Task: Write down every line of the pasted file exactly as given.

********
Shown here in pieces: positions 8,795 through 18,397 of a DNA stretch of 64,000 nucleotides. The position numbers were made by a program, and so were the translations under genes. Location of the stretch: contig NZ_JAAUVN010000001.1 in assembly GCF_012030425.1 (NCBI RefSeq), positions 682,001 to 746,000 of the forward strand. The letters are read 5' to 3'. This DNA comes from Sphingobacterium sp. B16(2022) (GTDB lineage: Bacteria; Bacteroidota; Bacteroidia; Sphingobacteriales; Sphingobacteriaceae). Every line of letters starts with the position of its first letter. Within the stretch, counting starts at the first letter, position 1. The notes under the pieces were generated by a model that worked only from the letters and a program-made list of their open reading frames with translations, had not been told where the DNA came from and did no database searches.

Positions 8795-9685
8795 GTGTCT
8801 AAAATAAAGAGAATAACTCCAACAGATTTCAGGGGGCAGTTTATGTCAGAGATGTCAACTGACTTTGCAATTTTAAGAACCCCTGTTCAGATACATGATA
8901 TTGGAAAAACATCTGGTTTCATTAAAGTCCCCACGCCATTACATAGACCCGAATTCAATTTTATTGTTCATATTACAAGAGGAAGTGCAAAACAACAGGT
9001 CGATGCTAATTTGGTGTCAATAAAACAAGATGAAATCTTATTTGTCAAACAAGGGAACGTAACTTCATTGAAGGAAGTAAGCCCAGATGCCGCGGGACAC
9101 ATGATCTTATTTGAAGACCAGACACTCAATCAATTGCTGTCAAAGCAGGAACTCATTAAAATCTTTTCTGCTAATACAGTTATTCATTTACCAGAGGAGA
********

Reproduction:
Shown here in pieces: positions 8,795 through 18,397 of a DNA stretch of 64,000 nucleotides. The position numbers were made by a program, and so were the translations under genes. Location of the stretch: contig NZ_JAAUVN010000001.1 in assembly GCF_012030425.1 (NCBI RefSeq), positions 682,001 to 746,000 of the forward strand. The letters are read 5' to 3'. This DNA comes from Sphingobacterium sp. B16(2022) (GTDB lineage: Bacteria; Bacteroidota; Bacteroidia; Sphingobacteriales; Sphingobacteriaceae). Every line of letters starts with the position of its first letter. Within the stretch, counting starts at the first letter, position 1. The notes under the pieces were generated by a model that worked only from the letters and a program-made list of their open reading frames with translations, had not been told where the DNA came from and did no database searches.

Positions 8795-9685
8795 GTGTCT
8801 AAAATAAAGAGAATAACTCCAACAGATTTCAGGGGGCAGTTTATGTCAGAGATGTCAACTGACTTTGCAATTTTAAGAACCCCTGTTCAGATACATGATA
8901 TTGGAAAAACATCTGGTTTCATTAAAGTCCCCACGCCATTACATAGACCCGAATTCAATTTTATTGTTCATATTACAAGAGGAAGTGCAAAACAACAGGT
9001 CGATGCTAATTTGGTGTCAATAAAACAAGATGAAATCTTATTTGTCAAACAAGGGAACGTAACTTCATTGAAGGAAGTAAGCCCAGATGCCGCGGGACAC
9101 ATGATCTTATTTGAAGACCAGACACTCAATCAATTGCTGTCAAAGCAGGAACTCATTAAAATCTTTTCTGCTAATACAGTTATTCATTTACCAGAGGAGA